Despite recent moves to cut red tape – especially for small and medium-sized businesses – analysts and trade experts say the Department of Trade and Industry and Competition (DTIC) is actively “limiting” investments in South Africa trying to force companies to do things their way. .
The managing director of advisory and consultancy group XA Global Trade Advisors, Donald MacKay, told the Sunday time that the ministry’s interference in all aspects of trade and business has effectively deterred investment in the country on an unknown scale, leading to an economy “almost beyond repair”.
He said the government wanted investment, to stimulate the economy and create jobs, but refused to compromise – trying to force companies into impossible deals when seeking tariff relief or deals that would benefit people. a company.
MacKay said those contracts bind the companies to “frightening covenants” for three years, such as commitments to investment, price controls and employment.
He said that instead of incentivizing investment by creating a more attractive business environment – cutting red tape, fixing infrastructure, restoring electricity, getting rid of corruption – the government is transferring all corporate responsibility.
The trade expert used the acquisition of Burger King in June 2021 as an example, where the deal stalled due to a lack of BEE. The deal was only reached after firm commitments from the new owners to invest more and not cut jobs.
The same thinking is driving the government’s efforts on localization and other trade issues, MacKay said, adding that it’s a core ideology within the department and government as a whole that will continue. to discourage investment.
The government at least seems to be aware of this particular stumbling block on some level, with recent ministry moves reducing some of these requirements.
The department this week issued new regulations for public comment to reduce – or rather provide exceptions – on restrictions on horizontal and vertical practices for small and medium-sized businesses.
This followed announcements by President Cyril Ramaphosa that his administration would cut red tape for some businesses in struggling post-Covid-19 sectors.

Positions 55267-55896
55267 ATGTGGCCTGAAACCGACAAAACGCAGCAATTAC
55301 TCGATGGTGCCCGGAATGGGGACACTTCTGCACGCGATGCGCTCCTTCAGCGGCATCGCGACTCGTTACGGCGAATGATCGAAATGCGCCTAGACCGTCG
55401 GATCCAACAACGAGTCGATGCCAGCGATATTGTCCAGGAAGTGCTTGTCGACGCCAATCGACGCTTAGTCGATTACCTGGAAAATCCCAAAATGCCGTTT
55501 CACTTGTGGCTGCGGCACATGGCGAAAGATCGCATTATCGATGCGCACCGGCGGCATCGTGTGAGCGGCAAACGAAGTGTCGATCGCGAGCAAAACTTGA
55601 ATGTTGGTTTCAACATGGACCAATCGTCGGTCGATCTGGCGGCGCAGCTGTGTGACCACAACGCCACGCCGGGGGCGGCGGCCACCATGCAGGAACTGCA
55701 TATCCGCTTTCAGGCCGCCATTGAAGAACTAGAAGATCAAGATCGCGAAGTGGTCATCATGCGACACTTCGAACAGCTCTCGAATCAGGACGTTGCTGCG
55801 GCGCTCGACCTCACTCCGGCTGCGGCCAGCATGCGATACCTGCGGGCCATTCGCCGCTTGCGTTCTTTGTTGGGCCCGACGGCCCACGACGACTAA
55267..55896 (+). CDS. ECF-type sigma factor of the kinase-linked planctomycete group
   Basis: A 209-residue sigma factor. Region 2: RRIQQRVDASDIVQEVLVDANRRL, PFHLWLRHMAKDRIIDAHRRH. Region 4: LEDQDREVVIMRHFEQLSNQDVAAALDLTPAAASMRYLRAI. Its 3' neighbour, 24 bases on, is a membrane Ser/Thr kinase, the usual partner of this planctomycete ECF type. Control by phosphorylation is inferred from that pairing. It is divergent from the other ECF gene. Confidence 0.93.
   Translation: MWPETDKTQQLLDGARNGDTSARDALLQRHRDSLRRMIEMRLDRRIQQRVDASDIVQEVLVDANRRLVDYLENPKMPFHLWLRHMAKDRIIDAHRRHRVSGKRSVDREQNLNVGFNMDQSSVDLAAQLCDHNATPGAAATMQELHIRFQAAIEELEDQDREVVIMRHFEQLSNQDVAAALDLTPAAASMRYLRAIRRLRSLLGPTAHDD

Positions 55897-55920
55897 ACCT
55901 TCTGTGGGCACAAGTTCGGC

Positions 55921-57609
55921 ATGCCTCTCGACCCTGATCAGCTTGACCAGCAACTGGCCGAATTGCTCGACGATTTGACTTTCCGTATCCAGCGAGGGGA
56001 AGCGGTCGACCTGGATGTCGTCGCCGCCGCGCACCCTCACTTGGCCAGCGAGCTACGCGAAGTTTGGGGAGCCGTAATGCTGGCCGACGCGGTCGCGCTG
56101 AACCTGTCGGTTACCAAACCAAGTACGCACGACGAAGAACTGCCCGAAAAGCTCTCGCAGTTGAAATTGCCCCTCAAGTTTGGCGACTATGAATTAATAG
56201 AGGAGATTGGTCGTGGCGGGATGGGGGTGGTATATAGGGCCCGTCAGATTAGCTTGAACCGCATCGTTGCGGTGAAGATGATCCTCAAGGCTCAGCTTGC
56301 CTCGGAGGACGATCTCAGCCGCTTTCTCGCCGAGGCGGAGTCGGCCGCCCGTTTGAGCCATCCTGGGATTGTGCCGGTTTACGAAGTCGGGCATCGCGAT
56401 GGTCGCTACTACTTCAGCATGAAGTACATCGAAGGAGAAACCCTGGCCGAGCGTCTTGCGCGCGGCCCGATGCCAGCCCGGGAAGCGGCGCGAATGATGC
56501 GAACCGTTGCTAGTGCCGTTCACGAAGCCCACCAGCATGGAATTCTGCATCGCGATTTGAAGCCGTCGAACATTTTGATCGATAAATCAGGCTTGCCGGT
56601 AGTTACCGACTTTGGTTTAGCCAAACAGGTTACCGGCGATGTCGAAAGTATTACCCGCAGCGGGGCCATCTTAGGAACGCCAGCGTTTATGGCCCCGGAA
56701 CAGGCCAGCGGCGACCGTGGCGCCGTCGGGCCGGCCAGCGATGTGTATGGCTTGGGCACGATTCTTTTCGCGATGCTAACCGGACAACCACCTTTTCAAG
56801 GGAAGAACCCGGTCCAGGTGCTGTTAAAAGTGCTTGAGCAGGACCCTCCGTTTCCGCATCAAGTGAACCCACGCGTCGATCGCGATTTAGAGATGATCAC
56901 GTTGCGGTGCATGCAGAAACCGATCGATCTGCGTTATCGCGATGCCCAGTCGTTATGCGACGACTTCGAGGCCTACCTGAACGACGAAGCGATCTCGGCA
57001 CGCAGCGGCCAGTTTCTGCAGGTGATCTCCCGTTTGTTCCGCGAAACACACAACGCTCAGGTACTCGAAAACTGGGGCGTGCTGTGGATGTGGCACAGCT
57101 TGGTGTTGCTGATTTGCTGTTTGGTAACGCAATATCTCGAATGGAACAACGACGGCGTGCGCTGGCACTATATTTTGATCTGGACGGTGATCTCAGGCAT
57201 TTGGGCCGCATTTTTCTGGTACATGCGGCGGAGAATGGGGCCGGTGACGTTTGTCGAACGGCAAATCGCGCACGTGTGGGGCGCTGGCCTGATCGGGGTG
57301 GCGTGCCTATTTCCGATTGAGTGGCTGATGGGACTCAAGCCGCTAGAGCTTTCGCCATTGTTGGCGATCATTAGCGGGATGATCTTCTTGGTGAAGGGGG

However, the ministry recently released new regulatory proposals aimed at tightening the country’s scrap metal trade.
He said the regulations would combat the widespread theft of copper and other metals in the country and discourage the practice by making the process of importing equipment more difficult and also requiring registration and licensing. to legitimate resellers.
This has also been criticized.
Legitimate scrap metal dealers – in whose form the stolen metals are ultimately exported – would be burdened with more red tape, and the whole industry would suffer. Meanwhile, the European Union has also challenged the plans, saying they do not follow World Trade Organization rules.
The business community has criticized the government’s interference in business and its failure to do the simple things needed to get the economy back on track.
Investec Managing Director Fani Titi and Local Banking Director Richard Wainwright recently said that unless the government implements structural reforms, the global macroeconomy will not grow significantly in the long term. .
Wainwright cited an “avalanche” of regulations, especially for small and medium-sized businesses, which he said are strangling the economy. Both men also raised concerns about the precarious state of Eskom and the continued delays in the supply of additional electricity from independent power producers.
“We’re not competitive – and its basics, as opposed to rocket science,” he said. “We’re not trying to land people on the moon or go to Mars. Just get electricity that works and doesn’t strain the economy.
“All you have to do is move goods from one point to another for the economy to function properly. Simply allow businesses to do what they need to do without overburdening them. These are simple things.
Business Unity South Africa CEO Busi Mavuso meanwhile flagged issues around home affairs and other departments where the government just can’t get their act together as being a massive push factor for business – local and foreign – trying to operate in the country.
MacKay said the government talks a lot about boosting business and making it easier to do business with South Africa – but politically and ideologically it does the exact opposite.
“The underlying philosophy is always that of the government deciding what the private sector should do. And I don’t see how it works,” he said.
Read: Government’s new plan to crack down on copper theft in South Africa